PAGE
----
For years, NBC News anchor Brian Williams has been telling the dramatic story of the time he was in a helicopter that was hit by a rocket-propelled grenade in Iraq in 2003. The teensy problem with this: It wasn’t true.
After being called out via social media this week, Williams recanted his story — he was, he now says, in the helicopter behind the one that was hit. In a statement on Facebook, Williams blamed the false story on “the fog of memory” that had crept in over the years, and he expanded on that in an interview with the U.S. military news site Stars and Stripes. “I don’t know what screwed up in my mind that caused me to conflate one aircraft with another,” he said. Now some people, outraged at the apparent lie, are calling for NBC to fire Williams.
It is certainly possible that Williams made the whole thing up, as some who say they were there say there are holes in the story he’s telling now, too. (Some are claiming Williams didn’t even arrive at the scene until an hour after the fact.) But it’s also entirely plausible — however unlikely — that Williams is telling the truth, said all of the memory researchers I contacted today, including Elizabeth Loftus, a leading expert on the implantation of false memories. The human memory is a weird, mysterious thing.
“A lot of people want to say he was deliberately lying, but I think we should give him a break,” Loftus said. We tend to believe that memory works like a video camera, dutifully recording every detail we’ve personally witnessed. But Loftus has compared the human memory to something more akin to a Wikipedia page, in that you’re able to make edits — and so can other people, to your own memories. And she should know: She’s spent her career deliberately planting false memories into the minds of the people who’ve volunteered to take part in her studies. “We’ve been planting what we call rich false memory for decades now,” Loftus said. “We and others can get people to believe these very detailed events happened to them — that you were lost in a shopping mall and frightened and crying, that you nearly drowned and had to be rescued by a lifeguard, that you were attacked by an animal.”
In one experiment, she recruited 24 individuals, ranging in age from 18 to 53; she also contacted family members of those individuals and asked them to tell her a few stories from their past. When she brought her 24 study participants into her lab, she handed them a booklet containing three stories: two that had really happened to them (as corroborated by their family member) and one that had not. Their task was to write what they remembered about each event; if they did not remember it, they were simply to write, “I don’t remember this.”
The made-up memory was a detailed story about getting lost in a shopping mall as a child, crying, getting comforted by an elderly woman at the mall, and, finally, a happy reunion with family. Seven of the 24 participants said they remembered this happening, and many also added more details to the story. In two follow-up interviews, six of them continued to assert that this had really happened to them.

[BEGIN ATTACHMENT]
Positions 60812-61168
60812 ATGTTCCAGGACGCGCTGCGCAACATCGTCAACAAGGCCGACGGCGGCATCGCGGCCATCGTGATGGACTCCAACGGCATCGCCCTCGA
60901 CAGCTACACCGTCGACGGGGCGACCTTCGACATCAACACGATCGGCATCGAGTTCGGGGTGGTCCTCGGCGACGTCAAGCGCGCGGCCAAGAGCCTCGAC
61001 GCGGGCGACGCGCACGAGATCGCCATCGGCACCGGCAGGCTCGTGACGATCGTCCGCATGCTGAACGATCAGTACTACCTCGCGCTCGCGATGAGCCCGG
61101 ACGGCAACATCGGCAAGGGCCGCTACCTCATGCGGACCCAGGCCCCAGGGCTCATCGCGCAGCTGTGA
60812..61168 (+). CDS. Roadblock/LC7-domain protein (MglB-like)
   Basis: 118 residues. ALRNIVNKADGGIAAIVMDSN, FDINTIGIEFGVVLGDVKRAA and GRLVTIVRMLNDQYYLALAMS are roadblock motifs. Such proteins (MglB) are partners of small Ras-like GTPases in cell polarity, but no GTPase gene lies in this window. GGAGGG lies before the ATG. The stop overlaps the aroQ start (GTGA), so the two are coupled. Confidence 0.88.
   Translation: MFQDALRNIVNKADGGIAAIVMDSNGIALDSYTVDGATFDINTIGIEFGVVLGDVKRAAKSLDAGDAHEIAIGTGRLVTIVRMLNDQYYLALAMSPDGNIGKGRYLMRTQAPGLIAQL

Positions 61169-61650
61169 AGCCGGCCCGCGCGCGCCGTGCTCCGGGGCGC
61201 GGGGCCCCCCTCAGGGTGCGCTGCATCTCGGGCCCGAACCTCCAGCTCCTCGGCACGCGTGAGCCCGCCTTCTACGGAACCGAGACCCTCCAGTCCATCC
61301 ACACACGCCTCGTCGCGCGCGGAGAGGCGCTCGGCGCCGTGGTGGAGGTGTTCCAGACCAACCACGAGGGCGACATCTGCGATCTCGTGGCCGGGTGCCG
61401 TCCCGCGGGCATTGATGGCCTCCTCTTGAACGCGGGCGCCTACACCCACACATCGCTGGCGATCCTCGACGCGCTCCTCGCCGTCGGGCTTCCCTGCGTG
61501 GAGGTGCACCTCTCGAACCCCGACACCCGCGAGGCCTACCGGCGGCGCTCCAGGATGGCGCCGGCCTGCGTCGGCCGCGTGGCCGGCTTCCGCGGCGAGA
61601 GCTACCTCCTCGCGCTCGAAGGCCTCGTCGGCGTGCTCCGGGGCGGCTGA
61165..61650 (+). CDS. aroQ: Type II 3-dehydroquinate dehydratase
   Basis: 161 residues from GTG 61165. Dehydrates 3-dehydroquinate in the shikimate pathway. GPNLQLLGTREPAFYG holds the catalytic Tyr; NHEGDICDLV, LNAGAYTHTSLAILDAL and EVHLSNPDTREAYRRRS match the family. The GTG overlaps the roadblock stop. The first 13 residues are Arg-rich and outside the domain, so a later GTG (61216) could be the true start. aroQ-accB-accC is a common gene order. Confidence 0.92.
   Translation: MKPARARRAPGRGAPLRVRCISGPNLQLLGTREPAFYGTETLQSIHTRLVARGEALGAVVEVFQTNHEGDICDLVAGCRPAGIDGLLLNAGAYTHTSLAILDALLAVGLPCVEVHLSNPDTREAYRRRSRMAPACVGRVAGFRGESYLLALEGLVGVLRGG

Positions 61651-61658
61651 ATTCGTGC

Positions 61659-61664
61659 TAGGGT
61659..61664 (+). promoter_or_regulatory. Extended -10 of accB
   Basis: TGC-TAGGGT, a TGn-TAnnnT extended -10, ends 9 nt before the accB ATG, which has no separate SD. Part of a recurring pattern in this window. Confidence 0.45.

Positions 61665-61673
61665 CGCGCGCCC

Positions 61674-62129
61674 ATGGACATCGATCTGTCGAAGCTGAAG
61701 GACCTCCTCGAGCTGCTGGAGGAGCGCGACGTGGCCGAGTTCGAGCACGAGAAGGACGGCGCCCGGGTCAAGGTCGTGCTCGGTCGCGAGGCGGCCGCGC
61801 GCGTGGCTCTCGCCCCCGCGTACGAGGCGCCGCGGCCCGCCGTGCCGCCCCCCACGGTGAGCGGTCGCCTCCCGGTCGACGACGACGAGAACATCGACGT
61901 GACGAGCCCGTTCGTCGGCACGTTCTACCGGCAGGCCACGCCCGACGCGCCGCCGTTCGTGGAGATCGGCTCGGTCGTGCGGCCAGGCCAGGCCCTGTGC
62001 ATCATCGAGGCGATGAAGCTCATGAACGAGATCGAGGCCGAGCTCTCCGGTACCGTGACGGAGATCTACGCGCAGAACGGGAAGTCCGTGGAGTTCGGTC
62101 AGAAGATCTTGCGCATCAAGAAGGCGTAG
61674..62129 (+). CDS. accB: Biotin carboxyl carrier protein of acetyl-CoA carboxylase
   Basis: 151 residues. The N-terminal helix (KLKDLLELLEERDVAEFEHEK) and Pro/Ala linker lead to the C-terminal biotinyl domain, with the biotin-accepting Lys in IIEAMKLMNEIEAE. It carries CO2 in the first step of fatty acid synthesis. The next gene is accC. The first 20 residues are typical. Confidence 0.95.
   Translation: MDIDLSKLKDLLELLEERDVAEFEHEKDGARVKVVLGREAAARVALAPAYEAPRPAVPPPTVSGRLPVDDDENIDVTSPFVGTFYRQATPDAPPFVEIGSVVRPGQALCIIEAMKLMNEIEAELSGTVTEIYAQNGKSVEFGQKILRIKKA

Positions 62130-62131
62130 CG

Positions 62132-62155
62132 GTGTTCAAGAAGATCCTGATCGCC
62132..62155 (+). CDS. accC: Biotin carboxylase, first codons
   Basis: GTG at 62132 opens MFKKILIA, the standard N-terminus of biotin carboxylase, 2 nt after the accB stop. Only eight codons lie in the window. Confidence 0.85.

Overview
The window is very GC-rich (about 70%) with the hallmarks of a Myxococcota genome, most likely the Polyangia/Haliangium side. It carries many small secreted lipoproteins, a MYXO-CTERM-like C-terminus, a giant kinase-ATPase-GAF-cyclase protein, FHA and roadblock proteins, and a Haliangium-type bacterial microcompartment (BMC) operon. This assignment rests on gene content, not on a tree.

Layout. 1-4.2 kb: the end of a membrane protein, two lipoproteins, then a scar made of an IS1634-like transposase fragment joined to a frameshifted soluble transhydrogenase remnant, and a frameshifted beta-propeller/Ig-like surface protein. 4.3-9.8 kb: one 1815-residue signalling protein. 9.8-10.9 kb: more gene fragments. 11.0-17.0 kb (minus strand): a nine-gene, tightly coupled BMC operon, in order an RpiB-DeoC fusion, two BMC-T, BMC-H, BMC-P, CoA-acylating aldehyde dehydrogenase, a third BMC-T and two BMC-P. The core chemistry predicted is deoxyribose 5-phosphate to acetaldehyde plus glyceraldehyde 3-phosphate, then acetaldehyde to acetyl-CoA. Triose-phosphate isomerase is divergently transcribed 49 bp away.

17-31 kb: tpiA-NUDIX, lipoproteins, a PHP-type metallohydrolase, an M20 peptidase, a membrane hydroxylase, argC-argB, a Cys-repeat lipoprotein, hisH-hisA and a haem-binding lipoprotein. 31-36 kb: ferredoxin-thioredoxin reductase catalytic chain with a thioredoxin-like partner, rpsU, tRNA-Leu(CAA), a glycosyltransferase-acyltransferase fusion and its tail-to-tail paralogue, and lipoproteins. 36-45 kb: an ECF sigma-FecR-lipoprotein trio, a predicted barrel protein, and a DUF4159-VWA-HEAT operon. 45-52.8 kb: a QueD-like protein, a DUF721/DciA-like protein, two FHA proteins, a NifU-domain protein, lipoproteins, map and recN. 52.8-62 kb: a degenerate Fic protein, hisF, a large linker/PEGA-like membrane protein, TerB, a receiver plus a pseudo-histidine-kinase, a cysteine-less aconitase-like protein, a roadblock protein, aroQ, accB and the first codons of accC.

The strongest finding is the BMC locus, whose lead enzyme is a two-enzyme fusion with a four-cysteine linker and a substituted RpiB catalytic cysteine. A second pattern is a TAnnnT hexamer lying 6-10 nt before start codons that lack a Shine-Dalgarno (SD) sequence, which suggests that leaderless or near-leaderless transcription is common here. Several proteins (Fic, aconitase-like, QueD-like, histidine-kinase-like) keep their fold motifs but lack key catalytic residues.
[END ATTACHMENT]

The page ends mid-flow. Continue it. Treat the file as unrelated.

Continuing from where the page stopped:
Most of the work Loftus described to me focused on implanting false childhood memories, something we’ve written about before, and it’s not so surprising to think that our real memories from our earliest years may be hazy enough to allow a few fake ones to take root. But she says she’s also successfully tricked study volunteers into believing in a fake memory supposedly from their adolescence. “We tell them, You got sick drinking vodka, and then they don’t want to drink vodka anymore,” she said. And even memories from adulthood can be reconstructed, said Doug Bermingham, who studies memory at the University of Utah. He’s worked with veterans who’ve misremembered some incredibly dramatic events. “Some, after years of telling themselves that what happened was their fault (e.g., buddy dying because they turned left instead of right and then drove over a mine), [they] actually believe this, and their memory has changed as a product of this,” Bermingham said in an email.
Back to Williams, who said yesterday that “the constant viewing of the video showing us inspecting the impact area … made me conflate the two.” Bermingham said that this statement made him wonder if “after repeated inspections and discussions about the event, he began to conflate his location in all of it.” Or, here’s another possible scenario: Perhaps he embellished the story once, and then kept embellishing it; then, as the years went by, he genuinely started to believe the story he was telling. Because, Bermingham said, the way you remember an event once has implications on the way you continue to remember it in the future. “This is called the fuzzy-trace theory of memory,” Bermingham said. “So if Williams was asked about his time in the helicopter, and there were indeed bullets flying — and I can only imagine he’s been asked to tell the story hundreds of times — he may have focused more on the bullets flying, to the point that that became more central to his memory.”
According to a timeline from CNN, Williams’s story starts to get dicey in 2007, when he says that all of the helicopters, including the one he was in, came under fire. “If that was a genuine mistake rather than a purposeful lie, then that may have been the beginning of the change in his memory,” Bermingham said. “From a cognitive psychology standpoint, we call this ‘assimilation’ — memories are changed to fit certain beliefs. … Maybe Williams has consciously or unconsciously changed his memory to fit the belief that the event was actually worse than it was.”
Another memory researcher, Charan Ranganath at the University of California, Davis, called Williams’s story “hard, but not at all impossible to believe. Memory is totally weird like that.”